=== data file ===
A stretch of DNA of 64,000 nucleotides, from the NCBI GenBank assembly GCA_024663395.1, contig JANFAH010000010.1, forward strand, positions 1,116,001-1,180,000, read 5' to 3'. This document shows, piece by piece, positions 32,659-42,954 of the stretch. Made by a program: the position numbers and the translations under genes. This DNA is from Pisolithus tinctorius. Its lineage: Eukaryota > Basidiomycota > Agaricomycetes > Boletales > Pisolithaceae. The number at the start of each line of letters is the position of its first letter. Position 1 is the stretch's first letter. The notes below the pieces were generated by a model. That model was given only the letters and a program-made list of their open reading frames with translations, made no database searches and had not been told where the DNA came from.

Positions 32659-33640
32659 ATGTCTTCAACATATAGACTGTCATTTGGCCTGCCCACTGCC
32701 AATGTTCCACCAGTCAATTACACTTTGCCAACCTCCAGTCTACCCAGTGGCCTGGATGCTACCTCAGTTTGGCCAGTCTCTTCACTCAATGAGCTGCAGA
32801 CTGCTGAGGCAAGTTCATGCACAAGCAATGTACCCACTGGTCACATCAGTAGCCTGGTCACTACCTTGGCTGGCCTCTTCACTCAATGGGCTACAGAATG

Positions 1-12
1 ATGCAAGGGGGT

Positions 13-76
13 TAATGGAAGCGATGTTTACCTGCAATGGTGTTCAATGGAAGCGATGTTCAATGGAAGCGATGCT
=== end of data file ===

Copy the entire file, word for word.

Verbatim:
A stretch of DNA of 64,000 nucleotides, from the NCBI GenBank assembly GCA_024663395.1, contig JANFAH010000010.1, forward strand, positions 1,116,001-1,180,000, read 5' to 3'. This document shows, piece by piece, positions 32,659-42,954 of the stretch. Made by a program: the position numbers and the translations under genes. This DNA is from Pisolithus tinctorius. Its lineage: Eukaryota > Basidiomycota > Agaricomycetes > Boletales > Pisolithaceae. The number at the start of each line of letters is the position of its first letter. Position 1 is the stretch's first letter. The notes below the pieces were generated by a model. That model was given only the letters and a program-made list of their open reading frames with translations, made no database searches and had not been told where the DNA came from.

Positions 32659-33640
32659 ATGTCTTCAACATATAGACTGTCATTTGGCCTGCCCACTGCC
32701 AATGTTCCACCAGTCAATTACACTTTGCCAACCTCCAGTCTACCCAGTGGCCTGGATGCTACCTCAGTTTGGCCAGTCTCTTCACTCAATGAGCTGCAGA
32801 CTGCTGAGGCAAGTTCATGCACAAGCAATGTACCCACTGGTCACATCAGTAGCCTGGTCACTACCTTGGCTGGCCTCTTCACTCAATGGGCTACAGAATG

Positions 1-12
1 ATGCAAGGGGGT

Positions 13-76
13 TAATGGAAGCGATGTTTACCTGCAATGGTGTTCAATGGAAGCGATGTTCAATGGAAGCGATGCT